I have known Ranger literally since he was born. Ranger was one of thirteen yellow Labradors delivered by our girl Misty (Misty Mountain Miss Independence) and our boy Zeus (Gingerbred Celestial Thunder). My wife, Lorraine, and I were familiar with the great work that Summit Assistance Dogs was doing to help people with disabilities gain more freedom by providing them service dogs to assist them in their lives. We thought that we needed to support this effort by providing some great dogs to their organization so we donated not only Ranger, but also Misty so she could be a proud mom of future service dogs. (She just had a litter of pups that are currently in Summit’s training program – we hope to see them in service some day). Misty and Zeus pups are quite popular in the service community as a couple have also joined the Bergin University of Canine Studies program which you can read about in a future article.
Sue Meinzinger, Summit’s founder and Executive Director, has been great to work with and her passion for helping people through dogs is contagious. We learned from Sue that the success rate when training potential service dogs is only ~30%. There are many reasons for a dog to “wash out” and prey drive is one that often comes up with retriever breeds. They are retrievers after all! On the other hand, the temperament and bidibility that most retrievers possess make them prime candidates for this type of work. Following is the story of Ranger who found out how to make his “retrieve-ability” something to be proud of. Rock on, Ranger!
Ranger, a handsome Yellow Labrador Retriever bred at Misty Mountain Labradors in Woodinville, Washington, was in training at Summit Assistance Dogs where he was learning the skills necessary to provide assistance to people with disabilities. His puppy trainer, Brenda Crispin, took him through level 1 where he was a star performer. Then Ranger went to prison – not as an inmate but as part of an ongoing training program Summit Assistance Dogs has with the inmates at Monroe Correctional Complex.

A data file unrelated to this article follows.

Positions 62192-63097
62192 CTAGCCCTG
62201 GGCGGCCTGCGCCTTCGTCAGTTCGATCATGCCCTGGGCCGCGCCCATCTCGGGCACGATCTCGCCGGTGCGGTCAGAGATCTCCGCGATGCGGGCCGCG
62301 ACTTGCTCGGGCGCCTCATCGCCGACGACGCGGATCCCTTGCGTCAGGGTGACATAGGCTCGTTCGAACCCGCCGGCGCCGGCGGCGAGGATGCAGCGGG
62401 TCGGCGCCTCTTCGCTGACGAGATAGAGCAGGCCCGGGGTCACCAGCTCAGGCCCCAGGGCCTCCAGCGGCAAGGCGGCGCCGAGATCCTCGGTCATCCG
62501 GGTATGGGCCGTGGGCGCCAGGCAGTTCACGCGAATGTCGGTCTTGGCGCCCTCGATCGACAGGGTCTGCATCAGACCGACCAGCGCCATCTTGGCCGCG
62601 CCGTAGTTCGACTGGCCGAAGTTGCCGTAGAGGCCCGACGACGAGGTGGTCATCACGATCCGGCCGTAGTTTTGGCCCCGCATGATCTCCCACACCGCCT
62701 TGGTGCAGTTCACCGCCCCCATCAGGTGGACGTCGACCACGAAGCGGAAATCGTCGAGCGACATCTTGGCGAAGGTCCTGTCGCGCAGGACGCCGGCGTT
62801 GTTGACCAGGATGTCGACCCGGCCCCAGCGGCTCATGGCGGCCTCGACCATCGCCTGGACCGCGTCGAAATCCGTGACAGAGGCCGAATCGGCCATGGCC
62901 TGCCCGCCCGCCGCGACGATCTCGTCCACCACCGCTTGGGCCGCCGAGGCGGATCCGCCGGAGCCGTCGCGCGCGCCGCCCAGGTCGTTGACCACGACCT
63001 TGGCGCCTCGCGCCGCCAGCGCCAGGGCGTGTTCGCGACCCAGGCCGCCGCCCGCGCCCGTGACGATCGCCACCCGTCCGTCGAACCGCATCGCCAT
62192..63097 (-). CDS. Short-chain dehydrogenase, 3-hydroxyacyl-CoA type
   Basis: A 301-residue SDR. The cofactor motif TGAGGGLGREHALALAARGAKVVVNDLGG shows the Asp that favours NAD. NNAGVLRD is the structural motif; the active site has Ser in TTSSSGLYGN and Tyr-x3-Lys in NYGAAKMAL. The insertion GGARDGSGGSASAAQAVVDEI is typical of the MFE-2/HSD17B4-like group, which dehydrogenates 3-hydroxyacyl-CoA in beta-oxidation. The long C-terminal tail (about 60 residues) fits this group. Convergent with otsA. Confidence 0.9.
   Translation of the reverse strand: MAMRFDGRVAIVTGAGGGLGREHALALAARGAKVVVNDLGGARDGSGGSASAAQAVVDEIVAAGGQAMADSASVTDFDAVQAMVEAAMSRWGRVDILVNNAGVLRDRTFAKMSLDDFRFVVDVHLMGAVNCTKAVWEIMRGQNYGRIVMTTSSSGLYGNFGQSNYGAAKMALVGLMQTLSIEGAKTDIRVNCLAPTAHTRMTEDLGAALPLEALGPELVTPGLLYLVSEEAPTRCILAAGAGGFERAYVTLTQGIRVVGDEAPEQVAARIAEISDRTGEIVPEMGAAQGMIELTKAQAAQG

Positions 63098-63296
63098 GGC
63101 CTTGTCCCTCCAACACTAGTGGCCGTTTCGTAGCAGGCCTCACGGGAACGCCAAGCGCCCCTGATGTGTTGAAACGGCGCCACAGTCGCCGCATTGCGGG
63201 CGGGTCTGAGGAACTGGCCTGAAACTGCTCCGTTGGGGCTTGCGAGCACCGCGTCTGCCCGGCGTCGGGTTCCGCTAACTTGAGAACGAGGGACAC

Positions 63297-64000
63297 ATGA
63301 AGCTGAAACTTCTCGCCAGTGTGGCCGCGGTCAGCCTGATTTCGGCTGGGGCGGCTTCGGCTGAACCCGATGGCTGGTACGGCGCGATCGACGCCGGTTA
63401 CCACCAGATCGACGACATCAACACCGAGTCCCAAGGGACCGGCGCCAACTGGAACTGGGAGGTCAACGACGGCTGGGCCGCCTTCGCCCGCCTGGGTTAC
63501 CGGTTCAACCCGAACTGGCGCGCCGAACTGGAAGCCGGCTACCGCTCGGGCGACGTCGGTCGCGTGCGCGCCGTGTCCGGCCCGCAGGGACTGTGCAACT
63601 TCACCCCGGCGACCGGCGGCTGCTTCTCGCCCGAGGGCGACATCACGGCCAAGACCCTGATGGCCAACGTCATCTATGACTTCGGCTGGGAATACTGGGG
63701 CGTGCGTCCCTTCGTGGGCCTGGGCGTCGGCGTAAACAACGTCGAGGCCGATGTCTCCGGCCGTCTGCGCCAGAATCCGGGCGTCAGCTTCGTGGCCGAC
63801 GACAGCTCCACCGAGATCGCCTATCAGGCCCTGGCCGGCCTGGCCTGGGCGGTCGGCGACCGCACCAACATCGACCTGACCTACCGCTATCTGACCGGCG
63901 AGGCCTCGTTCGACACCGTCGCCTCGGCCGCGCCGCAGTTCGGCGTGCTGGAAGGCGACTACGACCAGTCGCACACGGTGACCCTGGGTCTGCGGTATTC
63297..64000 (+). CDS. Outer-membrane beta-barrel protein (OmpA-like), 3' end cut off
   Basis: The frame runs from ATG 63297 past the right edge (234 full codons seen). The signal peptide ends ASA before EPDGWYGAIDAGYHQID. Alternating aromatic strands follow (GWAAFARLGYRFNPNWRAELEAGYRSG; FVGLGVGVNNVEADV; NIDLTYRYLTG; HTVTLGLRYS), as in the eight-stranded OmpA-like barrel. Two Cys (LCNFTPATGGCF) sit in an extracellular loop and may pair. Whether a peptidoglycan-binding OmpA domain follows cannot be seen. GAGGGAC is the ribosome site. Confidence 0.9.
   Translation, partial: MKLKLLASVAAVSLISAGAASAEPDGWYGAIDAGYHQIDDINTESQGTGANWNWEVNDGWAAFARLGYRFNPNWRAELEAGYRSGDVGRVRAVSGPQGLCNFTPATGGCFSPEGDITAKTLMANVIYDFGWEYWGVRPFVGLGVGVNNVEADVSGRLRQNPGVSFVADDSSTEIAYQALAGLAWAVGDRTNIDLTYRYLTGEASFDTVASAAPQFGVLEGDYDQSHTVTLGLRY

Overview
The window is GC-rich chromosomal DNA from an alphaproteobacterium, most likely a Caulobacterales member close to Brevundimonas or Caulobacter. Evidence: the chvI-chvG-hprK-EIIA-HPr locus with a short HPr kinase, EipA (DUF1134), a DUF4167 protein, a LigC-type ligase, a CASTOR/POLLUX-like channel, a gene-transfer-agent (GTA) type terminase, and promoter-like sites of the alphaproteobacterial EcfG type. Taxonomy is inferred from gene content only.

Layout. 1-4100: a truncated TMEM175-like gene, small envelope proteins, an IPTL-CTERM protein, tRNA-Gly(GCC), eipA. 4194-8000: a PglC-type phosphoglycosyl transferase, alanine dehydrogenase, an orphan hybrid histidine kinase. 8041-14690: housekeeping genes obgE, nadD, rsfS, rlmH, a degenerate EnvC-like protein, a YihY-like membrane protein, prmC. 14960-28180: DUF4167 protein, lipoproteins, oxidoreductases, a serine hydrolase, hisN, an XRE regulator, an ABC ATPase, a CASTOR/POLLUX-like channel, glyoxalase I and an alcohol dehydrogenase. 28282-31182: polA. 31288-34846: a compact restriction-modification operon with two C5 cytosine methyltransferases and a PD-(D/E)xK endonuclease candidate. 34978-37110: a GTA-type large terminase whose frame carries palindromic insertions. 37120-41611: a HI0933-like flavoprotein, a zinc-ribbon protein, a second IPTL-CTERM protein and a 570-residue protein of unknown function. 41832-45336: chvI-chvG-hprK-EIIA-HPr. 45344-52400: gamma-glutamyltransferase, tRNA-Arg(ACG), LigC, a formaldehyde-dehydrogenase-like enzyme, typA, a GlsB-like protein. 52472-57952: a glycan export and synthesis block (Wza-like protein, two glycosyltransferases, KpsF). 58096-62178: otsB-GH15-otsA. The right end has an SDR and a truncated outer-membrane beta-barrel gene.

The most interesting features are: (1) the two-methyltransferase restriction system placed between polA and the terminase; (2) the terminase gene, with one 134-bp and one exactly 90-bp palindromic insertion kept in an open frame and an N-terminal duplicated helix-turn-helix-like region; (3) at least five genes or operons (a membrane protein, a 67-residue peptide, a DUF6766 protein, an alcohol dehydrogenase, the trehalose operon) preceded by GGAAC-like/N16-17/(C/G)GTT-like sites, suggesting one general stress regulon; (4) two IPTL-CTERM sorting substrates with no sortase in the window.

Ranger completed Level 2 of his training at Monroe. However, being the kind of guy he is, the rec center was his favorite place to hang. Why? Balls, lot’s of balls! Unfortunately, it took his inmate-handlers 10 weeks to get him to “leave” the ping pong balls in the rec center! The center became “off limits” to Ranger. This behavior is not a good thing for an assistance dog, but Ranger’s hard driving, high energy work ethic is a great attribute for a drug sniffing dog.
Wendy McDougal, one of Summit’s trainers, suggested that Ranger might be a better match for the training at Pacific Coast K9s. Owner- trainer, Ken Pavlick, declared Ranger a great match for the kind of work he trains dogs to do. “Ranger was a very popular dog and performed well,” Ken says.
Smells Like Drugs
Drug sniffing dogs are trained to identify a minimum of five different drugs. And when they’re performing well, guess what their reward is? Food? No! A round of fetch with a tennis ball! This is just the ticket for Ranger. Ranger is now a proud member of the U.S. State Department team in Virginia Beach, Virginia.
Ranger’s story highlights how important it is to identify the particular abilities of each dog in training and match them appropriately to their work setting. The dog is happy and their people are happy. It’s good to know we have a Ranger looking out for us!
How Can You Help?
If you want to help out Summit Assistance Dogs with their vision of “Empowering people with disabilities to greater heights”, please go to the Summit Assistance Dogs website and donate generously.
Category : Dogs With Jobs